Saturday was another day filled with learning, but this time, it was at the Georgia Aquarium. The workshop I attended, entitled “How Do We Explore?” took a room full of educators on an exploration of how all standards (not just those on science) can be taught based on our oceans. Believe it or not, our world’s oceans are still largely unexplored. So NOAA, the National Oceanic and Atmospheric Administration, has constructed a ship that is fully equipped with scientific instruments to test, analyze, explore the ocean. All of the data they collect is beamed up through a satellite, which then distributes their findings almost
instantaneously over the internet. New species of plants and animals are literally being discovered daily. Beyond this, the Okeanos Explorer, this NOAA exploration vessel, is also working with multibeam sonar to map the ocean floor.
In this all-day workshop, my colleagues and I built a model that mimicked the multibeam sonar’s capabilities, constructed a hydraulic robot arm, and tested water for its temperature and pH to better understand how the Okeanos Explorer carries out its duties. As an added perk, I was able to see the majestic Beluga Whales as well as the Whale Sharks suggests afterwards. It was certainly a Saturday well spent.
Until next time,
Last week I had the opportunity to attend an in-county conference by teachers, for teachers and I learned a myriad of exciting things about how to use technology in the classroom, among other things. This week, I went to the zoo!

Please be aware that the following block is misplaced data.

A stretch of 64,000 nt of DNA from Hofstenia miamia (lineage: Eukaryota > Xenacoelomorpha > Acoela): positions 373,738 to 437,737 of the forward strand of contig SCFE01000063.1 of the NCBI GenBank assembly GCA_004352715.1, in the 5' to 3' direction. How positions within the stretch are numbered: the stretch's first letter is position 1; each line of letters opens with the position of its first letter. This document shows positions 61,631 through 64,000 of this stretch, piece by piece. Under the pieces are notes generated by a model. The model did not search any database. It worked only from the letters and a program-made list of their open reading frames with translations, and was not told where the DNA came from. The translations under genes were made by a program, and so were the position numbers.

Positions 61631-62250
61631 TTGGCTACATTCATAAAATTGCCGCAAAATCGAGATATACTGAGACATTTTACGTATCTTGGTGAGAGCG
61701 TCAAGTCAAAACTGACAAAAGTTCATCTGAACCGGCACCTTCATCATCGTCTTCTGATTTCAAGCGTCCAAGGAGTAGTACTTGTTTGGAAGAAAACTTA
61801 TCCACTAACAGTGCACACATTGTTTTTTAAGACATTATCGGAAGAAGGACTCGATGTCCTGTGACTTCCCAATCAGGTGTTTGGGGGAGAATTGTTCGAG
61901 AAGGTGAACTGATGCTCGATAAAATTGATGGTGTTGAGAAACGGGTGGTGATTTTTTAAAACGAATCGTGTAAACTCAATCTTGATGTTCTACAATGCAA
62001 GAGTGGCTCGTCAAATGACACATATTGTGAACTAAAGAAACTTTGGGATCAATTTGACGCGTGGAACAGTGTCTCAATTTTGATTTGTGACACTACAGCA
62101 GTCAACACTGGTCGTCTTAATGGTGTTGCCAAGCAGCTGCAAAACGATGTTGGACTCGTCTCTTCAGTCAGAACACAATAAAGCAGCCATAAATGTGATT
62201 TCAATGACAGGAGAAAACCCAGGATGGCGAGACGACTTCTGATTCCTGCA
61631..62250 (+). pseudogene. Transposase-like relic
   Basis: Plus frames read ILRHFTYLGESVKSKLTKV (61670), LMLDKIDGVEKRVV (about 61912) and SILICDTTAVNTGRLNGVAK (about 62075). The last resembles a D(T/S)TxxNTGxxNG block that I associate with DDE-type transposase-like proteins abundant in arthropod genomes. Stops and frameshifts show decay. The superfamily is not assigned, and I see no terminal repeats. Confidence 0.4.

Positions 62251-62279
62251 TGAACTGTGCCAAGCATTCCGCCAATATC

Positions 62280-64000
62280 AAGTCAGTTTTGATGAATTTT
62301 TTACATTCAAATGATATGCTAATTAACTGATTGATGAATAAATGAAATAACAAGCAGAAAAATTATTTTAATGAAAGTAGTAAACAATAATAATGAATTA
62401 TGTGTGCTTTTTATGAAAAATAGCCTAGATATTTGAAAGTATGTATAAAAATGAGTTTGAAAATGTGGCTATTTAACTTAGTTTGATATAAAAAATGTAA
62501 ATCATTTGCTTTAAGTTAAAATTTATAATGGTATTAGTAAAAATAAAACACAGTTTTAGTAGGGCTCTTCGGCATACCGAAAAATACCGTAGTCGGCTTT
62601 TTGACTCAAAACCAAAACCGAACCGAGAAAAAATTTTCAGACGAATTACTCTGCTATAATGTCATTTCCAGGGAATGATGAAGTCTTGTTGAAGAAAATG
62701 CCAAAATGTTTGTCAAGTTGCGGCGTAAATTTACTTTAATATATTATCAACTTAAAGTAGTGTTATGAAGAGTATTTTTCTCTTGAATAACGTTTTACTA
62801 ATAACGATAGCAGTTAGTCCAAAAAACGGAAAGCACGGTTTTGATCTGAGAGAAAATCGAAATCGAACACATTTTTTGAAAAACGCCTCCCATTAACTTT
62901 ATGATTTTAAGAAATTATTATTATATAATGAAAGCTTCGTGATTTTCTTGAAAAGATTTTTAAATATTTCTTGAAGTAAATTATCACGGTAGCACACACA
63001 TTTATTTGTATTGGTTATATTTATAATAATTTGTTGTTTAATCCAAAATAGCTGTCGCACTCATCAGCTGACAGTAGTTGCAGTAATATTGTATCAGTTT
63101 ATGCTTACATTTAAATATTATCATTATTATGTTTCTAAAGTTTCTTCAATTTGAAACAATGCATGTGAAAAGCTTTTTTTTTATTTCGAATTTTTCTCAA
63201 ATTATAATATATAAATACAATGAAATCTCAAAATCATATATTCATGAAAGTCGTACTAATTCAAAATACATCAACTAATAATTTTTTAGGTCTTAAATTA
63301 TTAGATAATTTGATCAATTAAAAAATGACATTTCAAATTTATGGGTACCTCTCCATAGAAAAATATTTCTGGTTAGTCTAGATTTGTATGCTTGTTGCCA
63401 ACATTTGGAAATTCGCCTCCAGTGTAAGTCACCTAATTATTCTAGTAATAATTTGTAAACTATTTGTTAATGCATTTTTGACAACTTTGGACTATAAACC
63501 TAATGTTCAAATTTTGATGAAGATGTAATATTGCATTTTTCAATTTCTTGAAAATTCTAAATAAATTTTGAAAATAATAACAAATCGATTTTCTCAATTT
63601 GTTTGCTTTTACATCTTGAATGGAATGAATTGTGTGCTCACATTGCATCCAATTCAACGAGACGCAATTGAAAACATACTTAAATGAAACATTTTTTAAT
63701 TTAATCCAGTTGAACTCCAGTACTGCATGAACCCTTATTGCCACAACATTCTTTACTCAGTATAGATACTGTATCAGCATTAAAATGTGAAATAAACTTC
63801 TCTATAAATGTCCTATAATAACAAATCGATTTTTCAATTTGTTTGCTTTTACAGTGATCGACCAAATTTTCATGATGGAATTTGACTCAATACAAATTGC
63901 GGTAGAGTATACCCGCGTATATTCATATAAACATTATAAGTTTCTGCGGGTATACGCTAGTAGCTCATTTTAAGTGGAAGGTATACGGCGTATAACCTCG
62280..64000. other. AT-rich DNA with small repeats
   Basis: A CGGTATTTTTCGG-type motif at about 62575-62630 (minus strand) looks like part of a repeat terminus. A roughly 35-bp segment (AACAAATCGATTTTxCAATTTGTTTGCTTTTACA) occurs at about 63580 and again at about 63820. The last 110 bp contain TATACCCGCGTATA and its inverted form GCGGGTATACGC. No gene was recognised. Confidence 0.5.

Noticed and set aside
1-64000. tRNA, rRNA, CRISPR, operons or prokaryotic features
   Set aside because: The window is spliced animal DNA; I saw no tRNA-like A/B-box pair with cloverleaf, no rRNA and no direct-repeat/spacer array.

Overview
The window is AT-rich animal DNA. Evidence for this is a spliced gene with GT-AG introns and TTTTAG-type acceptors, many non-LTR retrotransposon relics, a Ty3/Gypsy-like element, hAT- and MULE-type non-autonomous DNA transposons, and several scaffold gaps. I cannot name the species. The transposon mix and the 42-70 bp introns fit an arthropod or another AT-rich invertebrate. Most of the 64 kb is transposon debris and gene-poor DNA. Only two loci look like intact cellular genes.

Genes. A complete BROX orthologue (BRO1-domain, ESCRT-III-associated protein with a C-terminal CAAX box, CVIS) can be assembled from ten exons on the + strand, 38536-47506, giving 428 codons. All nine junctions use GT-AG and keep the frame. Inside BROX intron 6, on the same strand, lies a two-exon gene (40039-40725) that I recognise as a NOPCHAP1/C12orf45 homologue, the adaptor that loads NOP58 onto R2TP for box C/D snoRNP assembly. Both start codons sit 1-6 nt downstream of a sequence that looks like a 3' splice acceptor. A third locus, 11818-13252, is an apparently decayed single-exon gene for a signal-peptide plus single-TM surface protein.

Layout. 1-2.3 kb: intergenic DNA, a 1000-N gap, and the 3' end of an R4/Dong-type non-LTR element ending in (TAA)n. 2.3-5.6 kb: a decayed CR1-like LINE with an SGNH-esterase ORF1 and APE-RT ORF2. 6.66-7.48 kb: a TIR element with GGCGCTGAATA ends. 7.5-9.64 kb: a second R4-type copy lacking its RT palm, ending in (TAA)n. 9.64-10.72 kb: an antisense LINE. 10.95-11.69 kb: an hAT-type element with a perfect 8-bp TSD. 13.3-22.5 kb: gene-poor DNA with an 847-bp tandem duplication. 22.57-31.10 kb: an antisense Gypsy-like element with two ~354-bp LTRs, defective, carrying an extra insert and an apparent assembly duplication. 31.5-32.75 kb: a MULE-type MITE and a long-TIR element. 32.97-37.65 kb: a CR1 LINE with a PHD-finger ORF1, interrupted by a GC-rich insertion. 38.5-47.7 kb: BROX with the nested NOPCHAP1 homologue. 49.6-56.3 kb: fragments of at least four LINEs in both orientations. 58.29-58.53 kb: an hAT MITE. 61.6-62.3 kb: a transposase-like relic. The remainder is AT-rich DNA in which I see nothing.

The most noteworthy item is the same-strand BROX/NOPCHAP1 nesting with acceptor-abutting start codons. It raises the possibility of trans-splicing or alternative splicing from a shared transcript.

Our very own Zoo Atlanta regularly hosts educator workshops on a variety of subjects that easily tie in to all subjects. The three-day workshop I attended, entitled “Project Wild and Project Learning Tree” provided me with included materials and a host of activities that I cannot wait to share with my students next year. Have you ever seen grown-ups act like deer foraging for food, seeking shelter, and getting clean water? Have you ever seen a room full of over fifty educators converge in one spot to act like the parts of a tree? Have you ever taken a behind-the-scenes tour of the zoo? After these three days, I most certainly have, and it made for a wonderful experience. Now I will never look at the plants and animals in my backyard the same way again. Would you?
Project Learning Tree focused on studying trees and forestry through every content in a way that is exciting, engaging, and relevant to students. Of course many of us know that the rings inside a tree share its age, but what can cause different rings and blemishes to form? To expand our bringing the outdoors into the classroom, Project Wild taught me about connecting ecology, wildlife, and environment issues to my English Language Arts classroom.
I plan to put all of the pictures and videos into a larger presentation for our return to school, but until then, here is a taste of what I experienced.
Take care and feel free to explore the nature in your area!
Until next time,